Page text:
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Read Exodus 15 (The Song of Moses)
1. What do you notice about this song (poem) of praise?

2. Where do the children of Israel travel to after crossing the Red Sea? How long did they stay there?

3. Where to the children of Israel travel to after leaving the Wilderness of Shur? What happened there?

4. What promise does God make to the children of Israel at Marah?

5. Where do the Israelites go after Marah? What was there?

 

Read Exodus 14
1. Where does the LORD tell them to camp at the beginning of Exodus 14? Why?

2. What happens to Pharaoh in Exodus 14:5-9?

3. What happens to children of Israel in Exodus 14:10? What do they say to Moses?

4. Copy Exodus 14:13-14 here.

5. What enemy, tangible or intangible, do you face today about which God would say to you, “Do not be afraid. Stand still, and see the salvation of the LORD which He will accomplish for you today?”

6. What do the following verses teach?
□ Deuteronomy 7:18

□ Deuteronomy 31:6

□ Psalm 91

□ Isaiah 41:10

7. Summarize the events of Exodus 14:15-end of the chapter.

8. What is the impact of these events on the children of Israel?

NOTE: We will see that this reaction to God’s power and deliverance is short-lived. The Israelites have a short memory and need frequent reminders that God is for them. It is not unlike us. God delivers us, but we fail to see Him in our deliverance or we quickly forget how He has delivered us or provided for us or saved us or comforted us. We have spiritual dementia. The only way to fight against this spiritual dementia is to stay connected to God through study of His Word, fellowship with other believers, and prayer.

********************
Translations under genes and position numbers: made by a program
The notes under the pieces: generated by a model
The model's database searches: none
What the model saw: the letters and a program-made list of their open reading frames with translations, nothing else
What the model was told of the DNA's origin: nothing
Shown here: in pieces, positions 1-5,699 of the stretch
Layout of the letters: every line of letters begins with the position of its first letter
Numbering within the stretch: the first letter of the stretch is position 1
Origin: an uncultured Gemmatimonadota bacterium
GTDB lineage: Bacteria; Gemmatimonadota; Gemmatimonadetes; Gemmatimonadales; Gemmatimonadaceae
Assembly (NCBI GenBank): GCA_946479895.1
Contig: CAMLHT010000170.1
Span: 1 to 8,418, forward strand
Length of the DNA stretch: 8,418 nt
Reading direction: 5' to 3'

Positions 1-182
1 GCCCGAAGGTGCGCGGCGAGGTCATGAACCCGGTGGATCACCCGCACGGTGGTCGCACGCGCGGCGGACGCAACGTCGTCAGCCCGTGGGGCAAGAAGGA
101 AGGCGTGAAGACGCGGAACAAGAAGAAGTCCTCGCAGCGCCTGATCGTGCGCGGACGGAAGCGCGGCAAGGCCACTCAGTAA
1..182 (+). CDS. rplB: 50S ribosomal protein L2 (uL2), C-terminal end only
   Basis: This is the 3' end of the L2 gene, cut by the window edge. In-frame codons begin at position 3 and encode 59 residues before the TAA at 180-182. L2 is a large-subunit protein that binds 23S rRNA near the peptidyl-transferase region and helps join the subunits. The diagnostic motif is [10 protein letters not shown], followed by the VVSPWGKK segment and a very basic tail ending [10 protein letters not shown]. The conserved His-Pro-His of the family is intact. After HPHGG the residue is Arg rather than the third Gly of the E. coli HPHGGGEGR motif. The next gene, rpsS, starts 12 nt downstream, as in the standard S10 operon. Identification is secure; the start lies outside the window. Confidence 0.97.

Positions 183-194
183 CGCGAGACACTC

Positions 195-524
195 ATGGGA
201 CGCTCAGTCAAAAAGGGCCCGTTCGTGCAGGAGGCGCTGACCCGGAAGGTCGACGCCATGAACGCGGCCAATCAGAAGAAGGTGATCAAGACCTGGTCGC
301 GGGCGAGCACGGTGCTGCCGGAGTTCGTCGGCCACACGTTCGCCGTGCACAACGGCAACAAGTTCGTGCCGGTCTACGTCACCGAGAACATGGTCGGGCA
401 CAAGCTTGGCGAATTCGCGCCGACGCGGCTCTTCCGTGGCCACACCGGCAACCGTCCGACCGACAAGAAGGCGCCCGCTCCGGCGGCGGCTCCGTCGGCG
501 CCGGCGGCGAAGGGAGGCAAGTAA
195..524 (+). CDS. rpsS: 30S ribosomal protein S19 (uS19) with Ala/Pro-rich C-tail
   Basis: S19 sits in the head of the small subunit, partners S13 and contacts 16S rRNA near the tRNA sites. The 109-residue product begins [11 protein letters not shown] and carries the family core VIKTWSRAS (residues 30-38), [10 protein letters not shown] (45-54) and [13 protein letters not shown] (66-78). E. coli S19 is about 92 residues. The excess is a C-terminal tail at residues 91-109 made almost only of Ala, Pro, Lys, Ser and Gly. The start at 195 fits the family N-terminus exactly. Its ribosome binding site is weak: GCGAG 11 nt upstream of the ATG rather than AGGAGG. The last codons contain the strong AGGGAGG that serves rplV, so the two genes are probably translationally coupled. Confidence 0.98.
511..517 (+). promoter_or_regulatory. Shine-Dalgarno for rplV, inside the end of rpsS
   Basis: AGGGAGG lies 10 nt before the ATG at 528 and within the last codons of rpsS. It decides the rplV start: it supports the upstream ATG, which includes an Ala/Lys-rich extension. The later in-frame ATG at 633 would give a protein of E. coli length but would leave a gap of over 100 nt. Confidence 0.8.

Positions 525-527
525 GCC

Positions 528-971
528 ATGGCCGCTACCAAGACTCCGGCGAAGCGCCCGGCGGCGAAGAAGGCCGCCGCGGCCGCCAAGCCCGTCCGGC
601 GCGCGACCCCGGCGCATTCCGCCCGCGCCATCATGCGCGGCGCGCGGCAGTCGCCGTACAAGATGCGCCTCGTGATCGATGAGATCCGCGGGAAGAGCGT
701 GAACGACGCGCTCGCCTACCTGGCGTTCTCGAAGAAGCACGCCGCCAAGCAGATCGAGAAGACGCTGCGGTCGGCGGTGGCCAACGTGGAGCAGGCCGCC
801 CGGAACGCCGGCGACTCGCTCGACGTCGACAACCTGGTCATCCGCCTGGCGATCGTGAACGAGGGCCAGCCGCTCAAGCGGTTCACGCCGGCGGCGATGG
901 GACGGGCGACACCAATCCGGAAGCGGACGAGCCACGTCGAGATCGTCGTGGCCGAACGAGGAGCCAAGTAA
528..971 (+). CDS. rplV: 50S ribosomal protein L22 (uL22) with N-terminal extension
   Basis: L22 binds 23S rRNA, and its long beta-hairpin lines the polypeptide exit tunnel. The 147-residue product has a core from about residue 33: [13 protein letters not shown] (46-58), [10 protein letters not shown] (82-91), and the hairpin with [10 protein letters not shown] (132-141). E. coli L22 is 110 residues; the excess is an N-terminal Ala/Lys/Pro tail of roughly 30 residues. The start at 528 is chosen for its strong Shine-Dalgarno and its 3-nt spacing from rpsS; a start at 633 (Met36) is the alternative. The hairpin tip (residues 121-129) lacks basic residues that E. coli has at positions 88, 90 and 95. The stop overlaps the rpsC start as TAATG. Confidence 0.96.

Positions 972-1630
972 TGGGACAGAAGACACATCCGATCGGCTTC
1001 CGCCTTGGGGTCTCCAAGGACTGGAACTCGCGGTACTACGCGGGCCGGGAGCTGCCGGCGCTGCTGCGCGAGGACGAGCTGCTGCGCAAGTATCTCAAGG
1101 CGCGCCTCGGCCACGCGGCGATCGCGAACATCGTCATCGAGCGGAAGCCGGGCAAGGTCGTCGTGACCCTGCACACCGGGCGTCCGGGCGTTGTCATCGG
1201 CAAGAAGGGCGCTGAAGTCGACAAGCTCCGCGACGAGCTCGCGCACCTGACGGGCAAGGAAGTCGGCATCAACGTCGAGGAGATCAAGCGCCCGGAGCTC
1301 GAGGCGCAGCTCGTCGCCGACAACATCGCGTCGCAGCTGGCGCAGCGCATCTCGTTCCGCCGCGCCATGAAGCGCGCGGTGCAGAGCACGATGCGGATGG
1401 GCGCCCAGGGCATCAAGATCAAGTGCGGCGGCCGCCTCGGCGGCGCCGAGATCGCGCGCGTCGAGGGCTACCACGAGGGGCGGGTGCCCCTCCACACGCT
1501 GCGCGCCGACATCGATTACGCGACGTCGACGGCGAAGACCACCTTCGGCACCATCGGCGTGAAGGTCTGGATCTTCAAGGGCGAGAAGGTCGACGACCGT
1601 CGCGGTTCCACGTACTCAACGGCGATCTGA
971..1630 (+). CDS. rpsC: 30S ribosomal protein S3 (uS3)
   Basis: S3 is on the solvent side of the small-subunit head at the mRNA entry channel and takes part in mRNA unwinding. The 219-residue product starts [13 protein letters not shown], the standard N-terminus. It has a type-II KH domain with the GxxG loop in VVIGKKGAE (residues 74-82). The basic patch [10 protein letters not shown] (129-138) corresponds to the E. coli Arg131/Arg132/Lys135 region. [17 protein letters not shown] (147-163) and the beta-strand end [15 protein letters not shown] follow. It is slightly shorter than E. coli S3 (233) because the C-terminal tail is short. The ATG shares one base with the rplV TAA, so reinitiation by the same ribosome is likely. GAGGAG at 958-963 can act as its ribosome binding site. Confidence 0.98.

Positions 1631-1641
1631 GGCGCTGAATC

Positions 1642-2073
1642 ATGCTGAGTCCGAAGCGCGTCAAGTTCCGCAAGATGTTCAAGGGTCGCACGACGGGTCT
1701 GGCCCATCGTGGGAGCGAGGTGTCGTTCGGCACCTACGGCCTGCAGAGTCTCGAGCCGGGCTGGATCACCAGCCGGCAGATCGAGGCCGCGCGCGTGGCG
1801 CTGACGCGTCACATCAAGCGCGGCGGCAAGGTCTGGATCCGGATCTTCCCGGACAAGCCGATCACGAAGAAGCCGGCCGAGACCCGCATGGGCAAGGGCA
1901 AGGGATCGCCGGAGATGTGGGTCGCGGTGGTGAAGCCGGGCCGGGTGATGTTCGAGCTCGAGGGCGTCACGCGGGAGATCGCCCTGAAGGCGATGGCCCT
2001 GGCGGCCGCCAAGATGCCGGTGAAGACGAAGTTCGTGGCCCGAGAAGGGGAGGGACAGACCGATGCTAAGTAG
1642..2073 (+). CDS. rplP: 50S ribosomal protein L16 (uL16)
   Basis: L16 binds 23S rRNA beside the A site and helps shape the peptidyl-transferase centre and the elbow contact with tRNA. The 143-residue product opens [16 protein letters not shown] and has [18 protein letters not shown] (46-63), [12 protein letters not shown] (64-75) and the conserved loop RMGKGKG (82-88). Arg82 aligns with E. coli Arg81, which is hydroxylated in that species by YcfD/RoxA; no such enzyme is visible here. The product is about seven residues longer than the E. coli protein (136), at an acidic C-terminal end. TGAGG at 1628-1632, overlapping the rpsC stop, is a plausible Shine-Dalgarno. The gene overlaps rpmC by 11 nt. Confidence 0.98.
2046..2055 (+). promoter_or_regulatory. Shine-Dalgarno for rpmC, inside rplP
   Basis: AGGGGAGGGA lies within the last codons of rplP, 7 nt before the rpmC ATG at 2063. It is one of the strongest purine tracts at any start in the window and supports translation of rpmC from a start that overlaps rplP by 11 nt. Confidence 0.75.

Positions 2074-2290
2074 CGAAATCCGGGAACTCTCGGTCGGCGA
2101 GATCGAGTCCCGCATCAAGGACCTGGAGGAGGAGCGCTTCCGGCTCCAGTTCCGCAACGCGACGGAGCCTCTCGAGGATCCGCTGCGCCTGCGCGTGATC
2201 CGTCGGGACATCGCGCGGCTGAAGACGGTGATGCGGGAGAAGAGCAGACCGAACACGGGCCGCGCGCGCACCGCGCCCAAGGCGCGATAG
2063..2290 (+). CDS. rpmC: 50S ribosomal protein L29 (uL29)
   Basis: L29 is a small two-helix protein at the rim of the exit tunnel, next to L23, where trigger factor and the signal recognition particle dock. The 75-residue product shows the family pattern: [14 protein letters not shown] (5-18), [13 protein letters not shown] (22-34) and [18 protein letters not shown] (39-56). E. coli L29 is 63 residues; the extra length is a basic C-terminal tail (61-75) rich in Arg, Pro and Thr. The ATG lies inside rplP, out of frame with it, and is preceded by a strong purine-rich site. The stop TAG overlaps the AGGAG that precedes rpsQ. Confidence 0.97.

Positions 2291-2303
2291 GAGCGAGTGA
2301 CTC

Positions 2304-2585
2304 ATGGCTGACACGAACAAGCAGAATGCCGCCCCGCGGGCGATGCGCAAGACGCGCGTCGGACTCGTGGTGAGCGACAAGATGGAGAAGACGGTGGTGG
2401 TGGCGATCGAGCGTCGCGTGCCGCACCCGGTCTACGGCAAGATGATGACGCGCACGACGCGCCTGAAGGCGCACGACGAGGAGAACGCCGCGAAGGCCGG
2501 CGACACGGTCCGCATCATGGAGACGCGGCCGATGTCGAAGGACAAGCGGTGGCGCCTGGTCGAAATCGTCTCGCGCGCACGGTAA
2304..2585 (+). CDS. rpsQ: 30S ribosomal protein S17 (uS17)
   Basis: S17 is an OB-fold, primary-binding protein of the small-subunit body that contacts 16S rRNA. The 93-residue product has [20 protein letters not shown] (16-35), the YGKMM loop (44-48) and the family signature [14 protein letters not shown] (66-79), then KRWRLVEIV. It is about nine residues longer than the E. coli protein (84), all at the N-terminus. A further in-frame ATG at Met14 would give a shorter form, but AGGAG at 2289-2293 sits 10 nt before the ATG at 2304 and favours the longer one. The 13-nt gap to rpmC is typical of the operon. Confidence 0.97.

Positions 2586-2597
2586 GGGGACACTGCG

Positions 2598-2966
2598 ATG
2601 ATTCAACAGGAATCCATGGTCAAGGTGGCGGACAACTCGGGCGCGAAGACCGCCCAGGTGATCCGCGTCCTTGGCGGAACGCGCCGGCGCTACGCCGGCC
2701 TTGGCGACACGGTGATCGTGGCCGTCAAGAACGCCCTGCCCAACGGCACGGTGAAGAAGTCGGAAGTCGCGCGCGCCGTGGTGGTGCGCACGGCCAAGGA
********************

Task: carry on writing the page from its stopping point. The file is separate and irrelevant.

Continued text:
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Read Exodus 13
1. What does God command Moses and the people with regard to the firstborn of the children of Israel? Firstborn of the livestock?

2. Why does God not lead Moses and the people of Israel by way of the Philistines?

3. What did Moses take with him when he left Egypt? Why?

4. Where did they travel from Succoth?

5. Copy Exodus 13:21 here. What does it tell you about the people? About God?

6. What do the following verses teach you?
□ Psalm 32:8-9

□ Psalm 119:105

□ Proverbs 3:5,6

□ Proverbs 14:12

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Read Exodus 12
1. In Chapter 12, God establishes a new calendar. What instructions does Moses give about what is to be done on the 10th day of the month?

2. What requirements are stated for the lamb?

3. What is to be done at twilight on the 14th day? What is to be done with the blood?

4. What specific instructions are given about the cooking and eating of the meat?

5. Copy Exodus 12:23 here.

6. What do you learn about the Feast of Unleavened Bread from this chapter?

7. What is Pharaoh’s response to this plague in Exodus 12:29-32? Egyptians?

8. How many Israelites left Egypt? What was their first stop when they left Egypt?

9. What additional information do you learn about the Passover from Exodus 12:42-49?

10. What do you learn from the following verses?
□ 1 Corinthians 5:7

□ 1 Peter 1:19

□ Revelation 5:6

Note: The feasts of Passover and Unleavened Bread commemorate God’s deliverance of Israel out of Egypt. In addition to looking back, all of the Jewish feasts, of which Passover and Unleavened Bread are just two, look ahead to Jesus, the Messiah (the Promised and Expected One).

Passover is a picture of Jesus, the perfect sacrifice–the lamb without spot or blemish who was slain for the sins of the world so that judgment might “pass over” those would put their trust in the blood of Jesus applied to the door posts of their life.